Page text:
Video

Video Nigerians Welcome Buhari's Return to Power

Crowds of jubilant Nigerians nationwide have celebrated the return to power of former military ruler Muhammadu Buhari. The retired army general won this year's presidential election with more than 2 million votes more than incumbent President Goodluck Jonathan. Buhari's supporters hope he can strengthen the country's economy and security once he takes office in late May. Zlatica Hoke has this story.
Video

Video Report: State of Black America a 'Tale of Two Nations'

The National Urban League has described this year's "State of Black America" report as a "tale of two nations." The group's annual report, released earlier this month (March), found that under an equality index African Americans had only 72% parity compared to whites in areas such as education, economics, health, social justice and civic engagement. It’s a gap that educators and students at Brooklyn’s Medgar Evers College are looking to close. VOA's Daniela Schrier reports from the school.
Video

Video Film Tells Story of Musicians in Mali Threatened by Jihadists

At this year's annual South by Southwest film and music festival in Austin, Texas, some musicians from Mali were on hand to promote a film about how their lives were upturned by jihadists who destroyed ancient treasures in the city of Timbuktu and prohibited anyone from playing music under threat of death. As VOA’s Greg Flakus reports from Austin, some are afraid to return to their hometowns even though the jihadists are no longer in control there.
Video

Video Gamma Ray Observatory to Open Soon in Mexico

American and Mexican scientists have completed construction of the world's largest gamma ray observatory, situated high in central Mexico’s Sierra Negra Mountain. The observatory's huge array of water-based detectors will soon start discovering secrets about black holes and supernovas. VOA’s George Putic reports.
Video

Video Ebola Vaccine Trials Underway in West Africa

Ebola has claimed the lives of more than 10,000 people in West Africa. Since last summer, researchers have rushed to get anti-Ebola vaccines into clinical trials. While it's too early to say that any of the potential vaccines work, some scientists say they are seeing strong results from some of the studies. VOA's Carol Pearson reports.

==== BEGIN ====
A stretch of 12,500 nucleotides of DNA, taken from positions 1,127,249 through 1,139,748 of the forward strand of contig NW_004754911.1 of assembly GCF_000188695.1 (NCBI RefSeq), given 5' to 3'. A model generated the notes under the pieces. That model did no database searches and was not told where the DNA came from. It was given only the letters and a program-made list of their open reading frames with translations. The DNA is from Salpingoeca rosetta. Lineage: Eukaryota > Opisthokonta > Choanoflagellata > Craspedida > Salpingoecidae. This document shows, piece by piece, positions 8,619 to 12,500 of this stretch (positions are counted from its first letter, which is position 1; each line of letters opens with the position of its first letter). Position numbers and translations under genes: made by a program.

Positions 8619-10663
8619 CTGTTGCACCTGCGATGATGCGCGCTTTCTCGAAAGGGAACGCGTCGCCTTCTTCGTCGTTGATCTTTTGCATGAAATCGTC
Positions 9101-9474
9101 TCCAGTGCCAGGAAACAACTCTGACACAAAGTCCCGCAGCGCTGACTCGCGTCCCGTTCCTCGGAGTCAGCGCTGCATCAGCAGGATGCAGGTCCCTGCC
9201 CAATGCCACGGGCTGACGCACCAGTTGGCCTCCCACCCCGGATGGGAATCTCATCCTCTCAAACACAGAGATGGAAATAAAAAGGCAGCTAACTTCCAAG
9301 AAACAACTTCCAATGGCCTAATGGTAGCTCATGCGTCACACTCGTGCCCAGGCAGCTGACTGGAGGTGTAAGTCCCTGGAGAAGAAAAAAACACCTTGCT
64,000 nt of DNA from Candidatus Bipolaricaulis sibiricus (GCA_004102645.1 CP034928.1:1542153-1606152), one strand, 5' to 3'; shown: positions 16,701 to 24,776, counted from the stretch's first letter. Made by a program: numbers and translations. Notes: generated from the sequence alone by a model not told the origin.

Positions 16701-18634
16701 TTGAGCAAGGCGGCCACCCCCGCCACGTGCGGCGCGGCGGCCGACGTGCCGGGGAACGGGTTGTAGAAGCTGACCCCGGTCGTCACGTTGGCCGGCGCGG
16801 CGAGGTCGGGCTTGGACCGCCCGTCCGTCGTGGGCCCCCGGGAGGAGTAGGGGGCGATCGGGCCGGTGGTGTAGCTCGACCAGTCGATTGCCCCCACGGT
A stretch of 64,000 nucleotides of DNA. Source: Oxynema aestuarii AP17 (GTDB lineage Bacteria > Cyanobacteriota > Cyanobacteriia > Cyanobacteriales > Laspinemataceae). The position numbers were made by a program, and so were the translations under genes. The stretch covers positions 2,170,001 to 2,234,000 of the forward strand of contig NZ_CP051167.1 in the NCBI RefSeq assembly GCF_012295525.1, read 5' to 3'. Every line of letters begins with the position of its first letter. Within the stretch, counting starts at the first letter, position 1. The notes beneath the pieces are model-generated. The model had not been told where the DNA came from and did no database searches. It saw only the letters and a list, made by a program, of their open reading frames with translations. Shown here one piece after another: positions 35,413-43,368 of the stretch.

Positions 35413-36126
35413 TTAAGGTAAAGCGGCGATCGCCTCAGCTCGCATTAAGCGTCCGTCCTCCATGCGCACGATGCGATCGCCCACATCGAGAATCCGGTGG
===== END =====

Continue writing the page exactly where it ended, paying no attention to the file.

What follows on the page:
Video

Video Philippines Wants Tourists Spending Money at New Casinos

Tourism is a multi-billion dollar industry in the Philippines. Close to five million foreign visitors traveled there last year, perhaps lured by the country’s tropical beaches. But Jason Strother reports from Manila that the country hopes to entice more travelers to stay indoors and spend money inside new casinos.
Video

Video Civilian Casualties Push Men to Join Rebels in Ukraine

The continued fighting in eastern Ukraine and the shelling of civilian neighborhoods seem to be pushing more men to join the separatist fighters. Many of the new recruits are residents of Ukraine made bitter by new grievances, as well as old. VOA's Patrick Wells reports.
Video

Video Islamic State Prisoners Talk of Curiosity, God, Regret

Islamic State fighter, a prisoner of Kurdish YPG forces, asked his family asking for forgiveness: "I destroyed myself and I destroyed them along with me." The Syrian youth was one of two detainees who spoke to VOA’s Kurdish Service about the path they chose; their names have been changed and identifying details obscured. VOA's Zana Omer reports.
Video

Video Germanwings Findings Raise Issue of Psychological Testing for Pilots

More is being discovered about the co-pilot in the crash of Germanwings Flight 9525 in the French Alps. Investigators say he was hiding a medical condition, raising questions about the mental qualifications of pilots. VOA's Carolyn Presutti reports.
Video

Video Liberia's Almost Last Ebola Patient Grateful but Still Grieving

Beatrice Yardolo was to make history as Liberia’s last Ebola patient. Liberians recently started counting down 42 days, the period that has to go by without a single new infection until the World Health Organization can declare a country Ebola-free. That countdown stopped on March 20 when there was another new case of Ebola, making Yardolo’s story a reminder that Ebola is far from over. Benno Muchler reports from Monrovia.
Video

Video Cambodian Land Grabs Threaten Traditional Communities

Indigenous communities in Cambodia's Ratanakiri province say the government’s economic land concession policy is taking away their land and traditional way of life, making many fear that their identity will soon be lost. Local authorities, though, have denied this is the case. VOA's Say Mony went to investigate and filed this report, narrated by Colin Lovett.

VOA Blogs

Circumventing Censorship

An Internet Primer for Healthy Web Habits

As surveillance and censoring technologies advance, so, too, do new tools for your computer or mobile device that help protect your privacy and break through Internet censorship.
More